Scientists have discovered a gene which may increase the risk of obesity by encouraging people to overeat.
Many children are seriously overweight
The researchers, from Imperial College London, say their work may lead to a test to identify vulnerable people and to take early preventative action.
The gene, GAD2, increases production of a chemical which boosts the appetite.
The study, published in Public Library of Science Biology, showed carriers were "significantly more likely" to give in to hunger.
Lead researcher Professor Philippe Froguel said obesity was a complex problem, which could not be entirely explained by one factor alone.
But he said GAD2 may be responsible for obesity in about one in ten seriously overweight people.
He said: "Having identified this gene, it may be possible to develop a screening programme to identify those who may be at risk of becoming obese later in life and take effective preventative measures."
One in five British men, and one in four women are obese. The rate of obesity has trebled in the last 25 years.
Doctors are particuarly concerned about the problem in the young. One in three children are overweight, and 17% are obese.
Research shows that being seriously overweight can take ten years off an average lifespan.
Obesity increases the risk of cancer, diabetes, heart attacks and strokes. It is thought to be responsible for 30,000 deaths a year in Britain and to cost the health service £2.5bn a year.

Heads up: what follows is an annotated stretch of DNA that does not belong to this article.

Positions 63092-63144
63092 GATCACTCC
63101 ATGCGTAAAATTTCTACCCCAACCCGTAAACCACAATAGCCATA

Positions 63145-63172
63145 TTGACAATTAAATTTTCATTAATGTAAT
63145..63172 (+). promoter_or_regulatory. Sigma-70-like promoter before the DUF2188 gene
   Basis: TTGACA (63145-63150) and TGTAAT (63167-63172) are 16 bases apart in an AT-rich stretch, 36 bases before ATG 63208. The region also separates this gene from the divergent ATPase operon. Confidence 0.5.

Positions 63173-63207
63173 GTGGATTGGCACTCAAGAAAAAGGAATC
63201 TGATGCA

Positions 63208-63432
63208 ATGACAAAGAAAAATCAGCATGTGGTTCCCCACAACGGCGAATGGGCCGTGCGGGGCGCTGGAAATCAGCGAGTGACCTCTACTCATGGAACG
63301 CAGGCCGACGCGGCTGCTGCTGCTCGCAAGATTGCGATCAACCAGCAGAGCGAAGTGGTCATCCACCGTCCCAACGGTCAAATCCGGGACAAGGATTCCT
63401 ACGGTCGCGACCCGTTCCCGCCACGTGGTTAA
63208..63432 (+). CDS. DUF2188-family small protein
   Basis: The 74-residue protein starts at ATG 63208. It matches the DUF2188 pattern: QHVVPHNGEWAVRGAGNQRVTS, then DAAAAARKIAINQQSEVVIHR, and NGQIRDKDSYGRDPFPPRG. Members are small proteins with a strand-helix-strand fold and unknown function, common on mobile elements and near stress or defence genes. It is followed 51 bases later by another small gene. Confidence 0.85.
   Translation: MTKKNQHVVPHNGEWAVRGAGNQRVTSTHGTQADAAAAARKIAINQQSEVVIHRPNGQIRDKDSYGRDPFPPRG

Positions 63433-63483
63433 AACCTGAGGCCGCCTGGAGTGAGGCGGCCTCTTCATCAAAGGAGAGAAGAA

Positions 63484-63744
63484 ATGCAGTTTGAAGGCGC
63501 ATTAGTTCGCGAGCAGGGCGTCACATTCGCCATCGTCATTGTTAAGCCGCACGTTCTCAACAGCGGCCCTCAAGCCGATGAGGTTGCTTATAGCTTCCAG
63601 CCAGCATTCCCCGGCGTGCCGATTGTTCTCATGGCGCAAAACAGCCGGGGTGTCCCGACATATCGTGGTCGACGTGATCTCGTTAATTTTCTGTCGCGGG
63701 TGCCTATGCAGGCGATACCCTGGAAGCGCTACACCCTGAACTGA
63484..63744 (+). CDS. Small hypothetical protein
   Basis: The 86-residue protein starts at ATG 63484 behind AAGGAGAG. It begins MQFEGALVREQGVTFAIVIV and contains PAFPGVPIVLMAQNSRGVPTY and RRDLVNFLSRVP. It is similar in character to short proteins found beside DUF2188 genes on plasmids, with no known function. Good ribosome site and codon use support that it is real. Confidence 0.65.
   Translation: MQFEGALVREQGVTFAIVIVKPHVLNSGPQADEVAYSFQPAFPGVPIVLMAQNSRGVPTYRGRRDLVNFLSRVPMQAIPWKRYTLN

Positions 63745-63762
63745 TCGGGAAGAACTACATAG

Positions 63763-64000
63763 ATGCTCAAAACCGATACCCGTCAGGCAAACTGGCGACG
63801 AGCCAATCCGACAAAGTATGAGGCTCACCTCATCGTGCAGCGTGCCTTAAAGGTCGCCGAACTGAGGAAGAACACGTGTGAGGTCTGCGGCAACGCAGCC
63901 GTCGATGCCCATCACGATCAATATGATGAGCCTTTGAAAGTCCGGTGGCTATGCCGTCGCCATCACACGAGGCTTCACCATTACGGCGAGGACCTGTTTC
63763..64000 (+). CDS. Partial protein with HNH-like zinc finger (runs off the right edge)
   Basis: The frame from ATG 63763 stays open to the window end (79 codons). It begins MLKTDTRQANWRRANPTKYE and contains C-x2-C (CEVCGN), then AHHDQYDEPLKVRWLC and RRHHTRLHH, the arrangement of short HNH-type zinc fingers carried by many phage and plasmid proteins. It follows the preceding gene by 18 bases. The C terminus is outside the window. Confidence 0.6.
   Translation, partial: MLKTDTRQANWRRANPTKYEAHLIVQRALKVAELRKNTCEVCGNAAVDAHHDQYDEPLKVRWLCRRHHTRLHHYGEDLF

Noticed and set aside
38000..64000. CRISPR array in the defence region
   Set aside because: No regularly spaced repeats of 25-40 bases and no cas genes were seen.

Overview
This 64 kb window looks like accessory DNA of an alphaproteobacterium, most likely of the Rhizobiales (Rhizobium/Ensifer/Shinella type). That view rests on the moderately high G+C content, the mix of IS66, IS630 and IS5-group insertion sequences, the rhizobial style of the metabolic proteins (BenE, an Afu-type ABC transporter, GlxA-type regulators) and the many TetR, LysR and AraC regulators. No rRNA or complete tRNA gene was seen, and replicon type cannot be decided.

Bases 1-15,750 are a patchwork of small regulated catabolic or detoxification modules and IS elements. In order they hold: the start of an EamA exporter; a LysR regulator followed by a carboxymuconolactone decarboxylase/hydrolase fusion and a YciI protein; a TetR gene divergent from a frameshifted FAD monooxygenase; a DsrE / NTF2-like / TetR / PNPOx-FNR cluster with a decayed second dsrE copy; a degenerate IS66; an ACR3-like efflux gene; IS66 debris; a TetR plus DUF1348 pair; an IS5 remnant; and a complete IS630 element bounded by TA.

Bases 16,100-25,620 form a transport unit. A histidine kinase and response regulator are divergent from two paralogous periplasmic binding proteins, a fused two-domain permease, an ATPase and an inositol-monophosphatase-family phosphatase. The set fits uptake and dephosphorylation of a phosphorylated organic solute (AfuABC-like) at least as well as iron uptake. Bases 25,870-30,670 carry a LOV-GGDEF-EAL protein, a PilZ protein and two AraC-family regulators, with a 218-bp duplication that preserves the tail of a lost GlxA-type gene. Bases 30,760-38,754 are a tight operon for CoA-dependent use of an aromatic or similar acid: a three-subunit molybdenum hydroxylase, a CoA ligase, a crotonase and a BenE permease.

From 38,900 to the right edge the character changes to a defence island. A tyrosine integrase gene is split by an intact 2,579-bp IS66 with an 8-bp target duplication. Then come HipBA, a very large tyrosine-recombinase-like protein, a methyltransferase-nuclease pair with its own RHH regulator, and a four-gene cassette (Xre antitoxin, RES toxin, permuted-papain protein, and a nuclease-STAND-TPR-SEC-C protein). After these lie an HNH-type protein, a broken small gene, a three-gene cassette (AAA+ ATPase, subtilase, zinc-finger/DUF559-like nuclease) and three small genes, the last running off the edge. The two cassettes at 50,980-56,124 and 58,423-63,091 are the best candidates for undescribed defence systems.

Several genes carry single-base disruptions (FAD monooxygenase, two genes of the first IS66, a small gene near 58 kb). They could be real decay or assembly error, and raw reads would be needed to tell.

The Imperial study, of more than 1,200 people, identified two forms of the GAD2 gene. One protected against obesity, the other made it more likely by stimulating the appetite.
Thinner volunteers were found to be more likely to carry the protective form of the gene, while the other version was more common in obese people.
It seems to stimulate overeating by speeding up production of a chemical messenger in the brain called GABA, or gamma-amino butyric acid. When combined with another molecule GABA stimulates us to eat.
Dr Ian Campbell, chairman of the National Obesity Forum, told BBC News Online about 250 genes which may be linked to obesity were currently under investigation.
"Obesity is a very complex disease. If we can identify genes which have a particularly prominent influence on obesity that would be useful, but it wouldn't necessarily make treatment any easier."